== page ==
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To assess whether performance indicators based on administrative hospital data can be rendered more useful by stratifying them according to risk status of the patient.
Retrospective analysis of 10 years of administrative hospital data for patients with acute myocardial infarction (AMI). Four risk groups defined by cross‐classifying patient age (<75 years, 75+ years) against the presence or otherwise of at least one risk condition that predicted short‐term AMI mortality.
17 public hospitals in Queensland, Australia, with more than 50 AMI admissions annually.
21537 patients admitted through the emergency department and subsequently diagnosed as having AMI.
Systematic variation in standardised case fatality ratios. Systematic variation is the variation across hospitals after accounting for the Poisson variation in the number of deaths at each hospital. It was obtained from an empirical‐Bayes model. Case fatality ratios were standardised according to the age, sex and risk factor profile of the patient.
Systematic variation decreased monotonically across the four risk groups as case fatality increased (likelihood ratio test: χ2=8.08, df=1, p=0.004). Systematic variation was largest and statistically significant (0.375; 95% CI 0.144 to 0.606) for low‐risk patients (<75 years with no risk conditions; case fatality rate=2.0%) but was smallest (0.126; 0.039 to 0.212) for high‐risk patients (75+ years with at least one risk condition; case fatality rate=24.3%).
Analysis of data from high‐risk patients with AMI provides little opportunity to identify better‐performing hospitals because there is relatively little variation across hospitals. In such patients, older age and comorbid illness are probably more important than quality of care in determining outcomes. In contrast, for low‐risk patients the systematic variation was large suggesting that outcomes for such patients are more sensitive to clinical error. Analysing data for low‐risk patients maximises our ability to identify best‐performing hospitals and learn from their processes and structures to effect system‐wide changes that will benefit all patients.
In spite of criticisms, there is continuing worldwide interest in using administrative hospital data to construct quality indicators.1 The current issues are not so much about whether such indicators should be used but more about how to render them more useful.2 Most of the indicators based on administrative hospital data consist of outcome‐condition pairs (eg, mortality (outcome) following admission for acute myocardial infarction (condition)). Large variation across hospitals for specific indicators provides an opportunity to discern high‐performing from low‐performing hospitals. After identifying high‐performing hospitals, their structures and processes can be analysed to formulate system‐wide changes that can be applied to all hospitals to optimise quality and reduce undesirable variation. The idea is not to single out individual hospitals as “bad apples”, but to identify ways of shifting all hospitals to a level of quality observed in those with the best outcomes.3,4 This is measurement for the purpose of learning, not judging,5 and embodies Demming's approach to quality improvement as applied to healthcare.6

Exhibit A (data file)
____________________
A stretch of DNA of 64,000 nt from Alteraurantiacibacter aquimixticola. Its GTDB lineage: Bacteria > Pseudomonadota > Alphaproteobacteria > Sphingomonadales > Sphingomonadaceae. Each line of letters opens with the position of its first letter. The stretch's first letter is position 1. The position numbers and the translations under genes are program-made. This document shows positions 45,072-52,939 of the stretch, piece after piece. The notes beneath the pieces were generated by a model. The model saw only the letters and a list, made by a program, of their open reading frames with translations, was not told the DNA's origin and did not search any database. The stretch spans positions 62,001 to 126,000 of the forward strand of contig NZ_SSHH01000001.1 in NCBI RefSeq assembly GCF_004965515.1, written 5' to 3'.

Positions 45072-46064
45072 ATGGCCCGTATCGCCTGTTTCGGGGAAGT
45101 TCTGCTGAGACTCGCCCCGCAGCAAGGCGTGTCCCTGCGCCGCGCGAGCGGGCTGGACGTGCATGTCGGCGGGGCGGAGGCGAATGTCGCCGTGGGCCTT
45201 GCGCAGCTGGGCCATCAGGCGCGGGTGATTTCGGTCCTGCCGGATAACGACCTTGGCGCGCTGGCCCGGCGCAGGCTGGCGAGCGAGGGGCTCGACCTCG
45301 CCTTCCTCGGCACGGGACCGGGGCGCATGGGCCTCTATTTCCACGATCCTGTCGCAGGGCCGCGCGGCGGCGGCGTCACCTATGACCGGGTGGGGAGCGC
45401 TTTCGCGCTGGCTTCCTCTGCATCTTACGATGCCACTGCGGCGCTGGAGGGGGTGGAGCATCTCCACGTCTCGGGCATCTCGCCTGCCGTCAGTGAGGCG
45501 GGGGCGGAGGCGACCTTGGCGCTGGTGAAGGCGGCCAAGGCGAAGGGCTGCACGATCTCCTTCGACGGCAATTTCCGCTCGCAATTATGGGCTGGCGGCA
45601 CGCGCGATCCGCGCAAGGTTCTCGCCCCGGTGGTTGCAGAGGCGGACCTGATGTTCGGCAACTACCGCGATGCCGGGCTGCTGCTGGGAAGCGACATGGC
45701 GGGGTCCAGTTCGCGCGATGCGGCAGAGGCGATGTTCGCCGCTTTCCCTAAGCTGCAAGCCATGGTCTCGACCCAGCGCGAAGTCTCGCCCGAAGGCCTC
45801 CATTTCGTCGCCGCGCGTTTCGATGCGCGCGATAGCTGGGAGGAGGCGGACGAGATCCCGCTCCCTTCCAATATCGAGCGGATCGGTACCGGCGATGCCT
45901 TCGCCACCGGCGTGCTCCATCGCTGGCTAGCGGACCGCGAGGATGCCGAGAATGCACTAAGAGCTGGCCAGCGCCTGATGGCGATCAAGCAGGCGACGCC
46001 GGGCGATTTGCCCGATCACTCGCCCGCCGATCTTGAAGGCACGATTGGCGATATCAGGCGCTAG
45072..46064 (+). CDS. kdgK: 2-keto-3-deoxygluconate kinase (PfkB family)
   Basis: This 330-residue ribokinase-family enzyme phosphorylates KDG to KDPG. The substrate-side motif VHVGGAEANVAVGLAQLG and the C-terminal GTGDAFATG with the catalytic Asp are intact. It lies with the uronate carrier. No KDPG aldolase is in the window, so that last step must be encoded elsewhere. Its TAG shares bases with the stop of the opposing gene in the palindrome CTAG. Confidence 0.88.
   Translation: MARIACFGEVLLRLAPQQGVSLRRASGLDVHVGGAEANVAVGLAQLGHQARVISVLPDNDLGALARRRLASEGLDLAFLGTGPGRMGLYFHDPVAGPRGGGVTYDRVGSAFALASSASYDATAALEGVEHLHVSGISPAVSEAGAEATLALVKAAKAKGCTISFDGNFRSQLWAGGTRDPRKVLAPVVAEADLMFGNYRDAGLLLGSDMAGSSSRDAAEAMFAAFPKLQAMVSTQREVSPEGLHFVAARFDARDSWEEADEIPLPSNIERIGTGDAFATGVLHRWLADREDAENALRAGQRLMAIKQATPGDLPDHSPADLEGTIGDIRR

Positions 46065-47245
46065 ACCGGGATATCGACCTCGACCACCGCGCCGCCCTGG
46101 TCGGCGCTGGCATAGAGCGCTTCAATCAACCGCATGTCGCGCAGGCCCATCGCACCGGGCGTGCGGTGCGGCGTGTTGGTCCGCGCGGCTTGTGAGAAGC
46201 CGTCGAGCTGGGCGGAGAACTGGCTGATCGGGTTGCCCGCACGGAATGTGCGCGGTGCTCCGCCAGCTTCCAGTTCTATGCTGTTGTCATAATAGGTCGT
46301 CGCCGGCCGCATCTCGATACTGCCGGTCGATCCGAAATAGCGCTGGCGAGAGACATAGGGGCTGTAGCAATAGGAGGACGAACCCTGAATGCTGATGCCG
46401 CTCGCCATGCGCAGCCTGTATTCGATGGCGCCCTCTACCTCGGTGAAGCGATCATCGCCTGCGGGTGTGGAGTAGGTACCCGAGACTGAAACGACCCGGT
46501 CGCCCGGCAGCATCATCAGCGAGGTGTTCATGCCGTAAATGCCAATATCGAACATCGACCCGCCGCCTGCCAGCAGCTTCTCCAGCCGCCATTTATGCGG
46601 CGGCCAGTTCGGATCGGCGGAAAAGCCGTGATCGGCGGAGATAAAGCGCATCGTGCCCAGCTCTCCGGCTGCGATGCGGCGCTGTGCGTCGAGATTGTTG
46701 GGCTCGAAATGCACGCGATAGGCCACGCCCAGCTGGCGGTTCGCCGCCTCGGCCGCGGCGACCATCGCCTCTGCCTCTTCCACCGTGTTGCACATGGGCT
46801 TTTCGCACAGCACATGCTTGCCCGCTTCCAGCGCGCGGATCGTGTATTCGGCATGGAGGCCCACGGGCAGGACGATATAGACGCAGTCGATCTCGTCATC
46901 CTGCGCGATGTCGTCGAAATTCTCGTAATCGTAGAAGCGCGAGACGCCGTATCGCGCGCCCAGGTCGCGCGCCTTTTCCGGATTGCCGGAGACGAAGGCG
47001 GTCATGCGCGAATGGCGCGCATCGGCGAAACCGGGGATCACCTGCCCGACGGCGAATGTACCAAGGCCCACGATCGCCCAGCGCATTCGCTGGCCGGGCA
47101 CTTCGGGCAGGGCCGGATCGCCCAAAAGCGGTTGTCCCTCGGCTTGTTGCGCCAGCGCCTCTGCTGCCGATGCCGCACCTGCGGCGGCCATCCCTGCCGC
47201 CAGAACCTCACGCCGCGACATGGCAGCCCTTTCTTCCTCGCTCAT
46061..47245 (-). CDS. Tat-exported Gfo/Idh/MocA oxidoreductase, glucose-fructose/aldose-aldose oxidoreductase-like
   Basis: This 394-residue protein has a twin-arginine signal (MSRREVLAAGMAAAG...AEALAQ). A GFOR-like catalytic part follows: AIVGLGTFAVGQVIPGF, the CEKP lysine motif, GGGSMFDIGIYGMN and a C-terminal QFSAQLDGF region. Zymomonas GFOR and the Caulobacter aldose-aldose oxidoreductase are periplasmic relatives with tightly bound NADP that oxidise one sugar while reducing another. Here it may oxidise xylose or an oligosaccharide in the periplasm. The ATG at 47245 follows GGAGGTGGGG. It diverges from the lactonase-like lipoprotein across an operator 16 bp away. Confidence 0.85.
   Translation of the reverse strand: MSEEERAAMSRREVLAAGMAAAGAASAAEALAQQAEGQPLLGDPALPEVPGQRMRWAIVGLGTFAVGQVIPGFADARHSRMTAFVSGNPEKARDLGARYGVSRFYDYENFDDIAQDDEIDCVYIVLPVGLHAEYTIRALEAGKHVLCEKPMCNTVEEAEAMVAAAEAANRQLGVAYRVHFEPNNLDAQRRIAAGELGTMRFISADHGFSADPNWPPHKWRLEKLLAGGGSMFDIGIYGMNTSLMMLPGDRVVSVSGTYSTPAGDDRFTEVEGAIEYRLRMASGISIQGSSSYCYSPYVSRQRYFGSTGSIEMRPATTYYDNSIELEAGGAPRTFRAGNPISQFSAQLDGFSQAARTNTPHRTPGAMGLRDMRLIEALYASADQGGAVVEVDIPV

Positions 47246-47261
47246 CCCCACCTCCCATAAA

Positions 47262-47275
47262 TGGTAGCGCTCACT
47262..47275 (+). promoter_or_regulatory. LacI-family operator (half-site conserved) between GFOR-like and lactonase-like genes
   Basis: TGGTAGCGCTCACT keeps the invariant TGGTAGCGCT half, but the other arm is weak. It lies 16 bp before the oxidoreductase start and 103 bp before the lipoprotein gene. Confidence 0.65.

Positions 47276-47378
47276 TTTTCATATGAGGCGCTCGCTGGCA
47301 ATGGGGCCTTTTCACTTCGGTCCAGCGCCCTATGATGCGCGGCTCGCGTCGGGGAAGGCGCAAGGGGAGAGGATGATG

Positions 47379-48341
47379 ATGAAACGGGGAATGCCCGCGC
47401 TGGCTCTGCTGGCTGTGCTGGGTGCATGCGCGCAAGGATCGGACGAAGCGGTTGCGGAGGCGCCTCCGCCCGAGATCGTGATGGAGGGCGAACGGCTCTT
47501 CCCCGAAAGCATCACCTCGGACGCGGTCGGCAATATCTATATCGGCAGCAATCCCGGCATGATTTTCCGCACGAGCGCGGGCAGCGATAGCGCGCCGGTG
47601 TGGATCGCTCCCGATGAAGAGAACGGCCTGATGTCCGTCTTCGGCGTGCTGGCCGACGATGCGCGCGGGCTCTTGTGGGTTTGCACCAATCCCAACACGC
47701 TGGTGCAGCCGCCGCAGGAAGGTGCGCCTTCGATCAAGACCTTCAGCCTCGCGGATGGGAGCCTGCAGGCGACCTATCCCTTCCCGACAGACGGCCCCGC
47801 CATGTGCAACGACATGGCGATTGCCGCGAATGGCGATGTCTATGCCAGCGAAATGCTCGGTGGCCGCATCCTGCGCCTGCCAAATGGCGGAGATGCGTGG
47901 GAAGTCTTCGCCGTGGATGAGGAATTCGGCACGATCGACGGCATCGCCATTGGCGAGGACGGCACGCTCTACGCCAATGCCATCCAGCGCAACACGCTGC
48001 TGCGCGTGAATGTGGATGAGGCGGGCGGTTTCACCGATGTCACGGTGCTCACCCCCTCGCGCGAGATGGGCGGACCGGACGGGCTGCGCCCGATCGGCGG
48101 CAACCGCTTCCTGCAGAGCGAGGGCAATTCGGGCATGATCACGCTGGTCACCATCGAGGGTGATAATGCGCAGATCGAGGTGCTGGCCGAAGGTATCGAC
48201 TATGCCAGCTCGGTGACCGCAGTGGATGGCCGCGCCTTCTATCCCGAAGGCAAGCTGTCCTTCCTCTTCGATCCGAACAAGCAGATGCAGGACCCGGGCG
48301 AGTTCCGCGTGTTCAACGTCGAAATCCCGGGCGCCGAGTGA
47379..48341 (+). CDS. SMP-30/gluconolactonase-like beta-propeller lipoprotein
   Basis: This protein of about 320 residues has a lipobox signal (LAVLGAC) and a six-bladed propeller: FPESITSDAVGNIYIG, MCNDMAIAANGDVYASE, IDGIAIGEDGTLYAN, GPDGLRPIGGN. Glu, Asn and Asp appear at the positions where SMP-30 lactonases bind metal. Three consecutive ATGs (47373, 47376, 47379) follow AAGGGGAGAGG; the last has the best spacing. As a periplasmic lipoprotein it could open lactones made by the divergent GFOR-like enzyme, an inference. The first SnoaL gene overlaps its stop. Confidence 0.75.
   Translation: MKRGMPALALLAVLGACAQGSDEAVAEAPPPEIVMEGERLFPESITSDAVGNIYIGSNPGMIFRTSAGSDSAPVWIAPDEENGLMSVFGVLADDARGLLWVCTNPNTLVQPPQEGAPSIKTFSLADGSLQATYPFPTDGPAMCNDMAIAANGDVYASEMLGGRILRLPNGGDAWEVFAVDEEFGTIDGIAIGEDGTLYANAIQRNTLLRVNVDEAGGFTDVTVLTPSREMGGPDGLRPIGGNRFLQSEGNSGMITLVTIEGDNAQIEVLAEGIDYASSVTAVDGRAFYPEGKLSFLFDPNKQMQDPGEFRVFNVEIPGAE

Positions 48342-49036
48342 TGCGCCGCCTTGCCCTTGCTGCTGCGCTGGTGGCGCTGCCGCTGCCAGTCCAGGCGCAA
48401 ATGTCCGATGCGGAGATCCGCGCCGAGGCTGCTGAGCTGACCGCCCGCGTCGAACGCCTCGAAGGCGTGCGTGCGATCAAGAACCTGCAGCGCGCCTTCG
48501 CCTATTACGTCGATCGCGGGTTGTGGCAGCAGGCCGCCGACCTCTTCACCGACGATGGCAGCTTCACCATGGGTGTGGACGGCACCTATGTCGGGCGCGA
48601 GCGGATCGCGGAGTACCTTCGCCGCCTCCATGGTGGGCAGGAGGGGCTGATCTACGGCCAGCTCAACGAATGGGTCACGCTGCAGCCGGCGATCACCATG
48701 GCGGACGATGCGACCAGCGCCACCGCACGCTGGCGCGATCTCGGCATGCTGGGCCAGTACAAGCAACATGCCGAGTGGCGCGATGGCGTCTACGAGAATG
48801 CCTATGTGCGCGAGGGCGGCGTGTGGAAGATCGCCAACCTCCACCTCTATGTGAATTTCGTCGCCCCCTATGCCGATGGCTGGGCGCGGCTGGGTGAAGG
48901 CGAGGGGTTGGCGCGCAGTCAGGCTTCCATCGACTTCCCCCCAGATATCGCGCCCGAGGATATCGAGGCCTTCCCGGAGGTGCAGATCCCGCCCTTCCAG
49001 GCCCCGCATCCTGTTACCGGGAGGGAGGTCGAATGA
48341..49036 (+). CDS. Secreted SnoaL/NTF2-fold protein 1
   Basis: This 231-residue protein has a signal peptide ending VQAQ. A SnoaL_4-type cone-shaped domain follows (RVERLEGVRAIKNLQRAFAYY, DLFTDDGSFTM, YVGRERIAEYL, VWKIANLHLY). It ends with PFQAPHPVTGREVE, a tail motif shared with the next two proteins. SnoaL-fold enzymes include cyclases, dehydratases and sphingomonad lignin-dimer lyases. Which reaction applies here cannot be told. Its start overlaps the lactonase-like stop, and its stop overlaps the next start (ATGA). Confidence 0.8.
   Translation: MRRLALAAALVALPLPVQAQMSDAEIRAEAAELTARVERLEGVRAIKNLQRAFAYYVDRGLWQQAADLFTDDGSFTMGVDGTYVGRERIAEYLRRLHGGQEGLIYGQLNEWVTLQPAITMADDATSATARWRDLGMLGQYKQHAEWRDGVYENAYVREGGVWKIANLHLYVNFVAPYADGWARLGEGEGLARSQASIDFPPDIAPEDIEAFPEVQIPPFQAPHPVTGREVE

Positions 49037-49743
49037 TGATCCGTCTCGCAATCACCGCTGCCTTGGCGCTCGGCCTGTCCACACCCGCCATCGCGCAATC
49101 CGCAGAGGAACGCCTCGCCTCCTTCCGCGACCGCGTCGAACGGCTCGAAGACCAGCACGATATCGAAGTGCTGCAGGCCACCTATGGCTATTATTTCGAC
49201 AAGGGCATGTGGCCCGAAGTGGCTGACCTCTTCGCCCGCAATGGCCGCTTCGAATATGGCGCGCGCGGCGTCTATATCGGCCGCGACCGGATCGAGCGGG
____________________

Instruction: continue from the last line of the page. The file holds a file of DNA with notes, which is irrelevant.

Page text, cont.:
The present study aimed to assess whether there were differences in the amount of variation across hospitals in quality indicators according to the risk status of the patient. If so, then stratifying by risk might be a useful approach to analysing administrative hospital data because it would maximise the opportunity to identify best‐performing hospitals. We chose the outcome‐condition pair of inhospital mortality following acute myocardial infarction (AMI) for our case study because several studies have shown a more consistent association between quality of care and AMI mortality than for some other indicators based on administrative hospital data.7,8
Data on patients admitted through the emergency departments of Queensland's public hospitals, who were subsequently diagnosed as having an AMI, were obtained from the Queensland Hospitals Admitted Patient Data Collection (QHAPDC). Queensland is the north‐eastern state of Australia with a population of 4.0 million, which represents 18% of the total Australian population.
QHAPDC contains, inter alia, the demographic characteristics of the patients, the principal diagnosis, secondary diagnoses and the procedures performed. The data have been collected and stored in a consistent format since the financial year 1995/96 and we used the full 10 years of available data to 2004/05 to obtain statistically stable estimates of across‐hospital variation in mortality. Patients with AMI were identified using the International Classification of Diseases (ICD) version 99 codes 410x (for the years 1995/96–1998/99) and ICD1010 codes I21x–I22x (1999/00–2004/05). We chose the 17 public hospitals in Queensland with more than 50 acute AMI admissions annually (range 51–253); the mean for all hospitals combined was 128.